When was smoking on planes banned?
Passenger smoking bans
United Airlines were the first airline to introduce a non-smoking section in their aircraft, as early as 1971.
However, designated smoking sections were not particularly effective — it’s a confined space after all — and smoking on planes in many forms persisted in the USA until 2000. At the turn of the millennium, the FAA officially banned smoking on all commercial flights.
Unsurprisingly, smoking on flights continued in some parts of the world for over a decade later. Cubana Airlines are frequently written about for allowing passengers to smoke on their flights until 2014. However, surprisingly Cubana aren’t the last airline keeping the ashtrays in use!
China takes the crown for the latest developed country to ban smoking from airlines entirely, with passengers on domestic flights able to smoke up until 2017.
As a result — it doesn’t matter whether you sit in first class or economy — in 2021 you cannot legally smoke on a commercial flight anywhere in the world.
Airline crew smoking bans.
While the Chinese aviation authority (CAAC) stopped passengers smoking in 2017, the pilots at their carriers were allowed to carry on smoking for a transition period of two years.
The reason the guidance issued in 2017 had a transition period is because the CAAC didn’t want to immediately ban pilots from smoking and have airline crew suffering from nicotine withdrawals whilst trying to fly aeroplanes!
As a result, you could still smoke on a plane in China — if you were a pilot — until 2019!
Can you smoke on international flights?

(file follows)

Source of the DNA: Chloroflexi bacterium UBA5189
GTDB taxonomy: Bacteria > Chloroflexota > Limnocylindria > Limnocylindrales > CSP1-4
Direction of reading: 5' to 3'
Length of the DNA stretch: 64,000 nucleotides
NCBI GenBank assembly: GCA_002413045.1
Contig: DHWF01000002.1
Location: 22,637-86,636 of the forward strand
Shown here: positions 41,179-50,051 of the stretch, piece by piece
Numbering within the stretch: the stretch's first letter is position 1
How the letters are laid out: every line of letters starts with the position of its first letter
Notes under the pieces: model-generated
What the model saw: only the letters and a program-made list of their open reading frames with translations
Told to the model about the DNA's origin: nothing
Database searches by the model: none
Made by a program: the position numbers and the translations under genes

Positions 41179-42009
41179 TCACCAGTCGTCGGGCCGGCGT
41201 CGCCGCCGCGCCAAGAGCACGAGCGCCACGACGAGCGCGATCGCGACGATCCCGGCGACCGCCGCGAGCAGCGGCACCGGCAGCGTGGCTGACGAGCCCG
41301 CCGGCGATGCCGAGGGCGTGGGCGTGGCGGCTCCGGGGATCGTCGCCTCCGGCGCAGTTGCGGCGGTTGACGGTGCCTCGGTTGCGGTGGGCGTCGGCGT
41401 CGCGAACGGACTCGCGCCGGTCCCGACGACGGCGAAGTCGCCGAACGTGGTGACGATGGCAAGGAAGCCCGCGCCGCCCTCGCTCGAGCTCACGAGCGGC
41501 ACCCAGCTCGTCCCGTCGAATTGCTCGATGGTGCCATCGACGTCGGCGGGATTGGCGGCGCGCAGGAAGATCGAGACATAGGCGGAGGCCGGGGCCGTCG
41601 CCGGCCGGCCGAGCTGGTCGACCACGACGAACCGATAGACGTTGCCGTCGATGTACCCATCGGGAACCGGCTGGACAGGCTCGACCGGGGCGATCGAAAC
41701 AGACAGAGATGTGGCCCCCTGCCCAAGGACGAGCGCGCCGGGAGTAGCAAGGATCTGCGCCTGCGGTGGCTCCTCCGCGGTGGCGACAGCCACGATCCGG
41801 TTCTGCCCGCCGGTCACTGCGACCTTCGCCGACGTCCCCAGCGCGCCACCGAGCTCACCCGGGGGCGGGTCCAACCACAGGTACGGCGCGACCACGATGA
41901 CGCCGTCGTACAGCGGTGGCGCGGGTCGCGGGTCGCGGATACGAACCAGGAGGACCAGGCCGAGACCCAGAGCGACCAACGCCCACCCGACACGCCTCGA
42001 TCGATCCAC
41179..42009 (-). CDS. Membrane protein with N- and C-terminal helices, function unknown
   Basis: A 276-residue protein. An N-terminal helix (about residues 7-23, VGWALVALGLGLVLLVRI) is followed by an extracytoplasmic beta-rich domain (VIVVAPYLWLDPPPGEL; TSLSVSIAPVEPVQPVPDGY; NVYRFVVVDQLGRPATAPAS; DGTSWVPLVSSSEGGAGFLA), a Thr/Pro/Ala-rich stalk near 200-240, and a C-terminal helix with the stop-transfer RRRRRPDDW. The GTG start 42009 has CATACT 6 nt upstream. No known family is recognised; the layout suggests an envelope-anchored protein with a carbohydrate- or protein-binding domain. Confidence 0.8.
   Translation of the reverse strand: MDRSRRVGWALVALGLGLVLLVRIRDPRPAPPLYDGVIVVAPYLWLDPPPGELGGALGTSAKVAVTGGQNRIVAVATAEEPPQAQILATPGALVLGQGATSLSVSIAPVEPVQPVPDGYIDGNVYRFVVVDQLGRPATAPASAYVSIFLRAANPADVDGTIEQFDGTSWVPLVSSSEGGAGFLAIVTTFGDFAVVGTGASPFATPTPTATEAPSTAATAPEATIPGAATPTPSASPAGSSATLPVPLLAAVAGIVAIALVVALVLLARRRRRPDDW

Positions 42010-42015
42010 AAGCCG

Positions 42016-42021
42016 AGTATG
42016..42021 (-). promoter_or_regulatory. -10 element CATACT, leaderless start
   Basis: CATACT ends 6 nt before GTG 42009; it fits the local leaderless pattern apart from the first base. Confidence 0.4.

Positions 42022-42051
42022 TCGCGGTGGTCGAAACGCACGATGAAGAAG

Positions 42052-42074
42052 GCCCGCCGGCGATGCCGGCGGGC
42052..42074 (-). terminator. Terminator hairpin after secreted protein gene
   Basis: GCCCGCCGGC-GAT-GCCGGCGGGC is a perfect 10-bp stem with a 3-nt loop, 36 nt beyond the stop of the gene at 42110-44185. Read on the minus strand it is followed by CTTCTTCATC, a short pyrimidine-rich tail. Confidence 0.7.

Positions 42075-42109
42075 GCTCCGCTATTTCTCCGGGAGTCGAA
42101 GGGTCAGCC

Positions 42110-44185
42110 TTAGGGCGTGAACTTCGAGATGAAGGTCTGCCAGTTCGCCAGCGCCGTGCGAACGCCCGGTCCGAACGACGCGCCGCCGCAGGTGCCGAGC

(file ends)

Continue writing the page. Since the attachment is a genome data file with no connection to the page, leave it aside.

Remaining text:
No. The reason this is a popular myth — you can’t smoke domestically, but you can when you are flying International — is a combination of a misunderstanding of international law and the fact that when smoking bans were brought in there was often a phased introduction with domestic flights banned first.
An example, one of the first aviation smoking bans was implemented in Australia back in 1987. It only applied to domestic flights for the first few years. After a 3-year delay before they announced international measures.
In fact, towards the end of smoking in planes the opposite was true. International regulations prohibiting smoking became widespread before domestic rules. As a result the last airlines that it was possible to smoke, Cubana Airlines, MEA, Iran Air and Chinese carriers were all on domestic flights only.
What are airline smoking tickets?
Smoking tickets were once a real thing, you would book your flight, and you could reserve a ticket in the smoking section of the aircraft.
Smoking tickets only existed for roughly 20-30 years, between 1971 when United Airlines introduced a smoking section, and when smoking on international flights became largely prohibited in the late 1990s.
While smoking wasn’t outlawed in many parts of the world until as late as 2017, smoking tickets fell out of fashion long before then. The number of people wanting to smoke on a plane — combined with increasing aircraft load factors — made dividing sections of the cabin up for designated smoking and non-smoking areas cost prohibitive for airlines.
Is smoking on planes banned completely?
No. While international commercial aviation regulations prohibit smoking on commercial passenger flights, private jets and other charter flights fall under a different set of rules.